Super four-pack of links July 11, 2017: the five percent and healthcare money, video game addiction, exercise to prevent diabetes, activity inequality, and evil coconut oil

Super-user sounds great, right? Who doesn't want to be super at something? Only this video (in Memphis-style) refers to the 5% of Americans that account for ~50% of health care spending in a year.

To paraphrase the end of the video: "There's almost nothing insurance companies won't charge, and Americans won't pay." How do you keep yourself from becoming a super-user? Everything medical is a matter of risk, so don't believe anyone who tells you there's a rock-solid simple way to keep from falling into that 5%, at least temporarily. But overwhelmingly, if you can keep a steady job you don't hate, if you can abstain from smoking, if you can get even a small amount of daily exercise (more is better, obviously), if you can keep your alcohol intake to a minimum, if you can abstain from recreational drugs (this includes marijuana, obviously), and if you can choose to eat mostly plant-based foods in semi-sane quantities, you're gonna stay out of The Five Percent.

What does excess immersion into video games mean for young men?

I've tried to set the Weeds audio above to play at about the 46 minute mark. But if that doesn't work, fast forward to the 46 minute mark. Not because the discussion of what "Trumpism" is isn't interesting (it is), but because the discussion that follows helped me think more deeply about the problem of excess immersion into video games that young people, especially young men, are experiencing. I've blogged about this before, and I talked about it at a recent speaking engagement. We seem to be creating a generation of youths who are increasingly isolated in very immersive video games, and then they're growing up into increasingly isolated and lonely people, particularly after age 40. As Ezra Klein says in the piece: if this were a problem of drug abuse, I think we would be acting collectively to do something about it. That's an apt comparison, since game addiction and drug addiction seem to have some physiology in common. But since the solution to technological problems currently seems to be "more technology," we are kinda-sorta just plowing ahead and hoping that video games fix themselves. I'm not optimistic. I think we need to start introducing programs to help kids moderate their exposure to video games and increase their exposure to the world at a young age. Dylan Matthews, who generally defends the idea of video games as a pacifying technology for people who can't or won't work, ends with this quote: "When we're in our eighties, we're all gonna be doing, like, flight simulator stuff. That's, like, how we'll spend--or, VR stuff, at least--that's what retirement's going to look like." Yuck. No. No. No.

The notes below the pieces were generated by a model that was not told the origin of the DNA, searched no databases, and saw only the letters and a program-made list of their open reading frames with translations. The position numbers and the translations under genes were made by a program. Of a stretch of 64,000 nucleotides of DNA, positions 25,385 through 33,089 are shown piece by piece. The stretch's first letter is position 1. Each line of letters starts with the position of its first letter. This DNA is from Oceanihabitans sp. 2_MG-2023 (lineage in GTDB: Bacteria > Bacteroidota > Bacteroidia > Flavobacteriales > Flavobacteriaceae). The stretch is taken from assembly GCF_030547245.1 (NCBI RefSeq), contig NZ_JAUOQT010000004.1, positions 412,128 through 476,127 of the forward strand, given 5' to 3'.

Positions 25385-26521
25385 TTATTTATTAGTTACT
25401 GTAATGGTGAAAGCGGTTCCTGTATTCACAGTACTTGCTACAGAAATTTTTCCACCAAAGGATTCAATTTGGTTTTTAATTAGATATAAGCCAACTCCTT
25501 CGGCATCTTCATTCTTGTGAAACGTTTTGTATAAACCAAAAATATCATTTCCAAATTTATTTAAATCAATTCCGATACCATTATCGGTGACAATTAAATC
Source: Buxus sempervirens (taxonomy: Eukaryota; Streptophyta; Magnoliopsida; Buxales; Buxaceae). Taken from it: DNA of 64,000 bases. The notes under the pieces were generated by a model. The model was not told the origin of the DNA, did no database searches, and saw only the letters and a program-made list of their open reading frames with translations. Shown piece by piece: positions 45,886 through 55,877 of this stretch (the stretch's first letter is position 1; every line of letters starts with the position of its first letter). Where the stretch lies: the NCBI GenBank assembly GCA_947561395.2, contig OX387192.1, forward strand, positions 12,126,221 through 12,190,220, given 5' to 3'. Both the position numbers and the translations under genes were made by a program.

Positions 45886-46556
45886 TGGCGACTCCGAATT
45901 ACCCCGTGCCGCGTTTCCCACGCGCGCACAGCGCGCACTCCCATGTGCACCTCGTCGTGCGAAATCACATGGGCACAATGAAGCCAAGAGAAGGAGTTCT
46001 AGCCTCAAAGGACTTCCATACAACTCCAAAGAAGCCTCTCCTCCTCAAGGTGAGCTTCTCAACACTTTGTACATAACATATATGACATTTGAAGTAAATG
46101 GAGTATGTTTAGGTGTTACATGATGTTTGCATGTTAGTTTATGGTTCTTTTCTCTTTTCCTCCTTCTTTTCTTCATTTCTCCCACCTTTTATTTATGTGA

A new meta-analysis shows that African-Americans who exercise may not derive the same protective benefit from type 2 diabetes as other races

(brief Healio write-up here)

 I'm not ready to sign on to this point; race is a very blunt instrument when it comes to genetics. As the cost of gene sequencing falls, I think we'll not only be able to tease out drug effects in people with specific genetic features; we'll be able to more precisely target interventions like physical activity. Maybe certain people in this collection of studies would have benefited more from strength training, while others needed more endurance-oriented activities. Maybe some would have benefited from a specific combination of drug and activity. We don't know the answers to these things now, but we will soon. 

Smartphone data shows that countries with the highest "activity inequality" are more likely to have large obese populations: 

More differences in activity within the population equals more obese people. 

More differences in activity within the population equals more obese people. 

So it isn't a surprise that the same investigators found that the higher the walkability of a city, the lower the "activity inequality":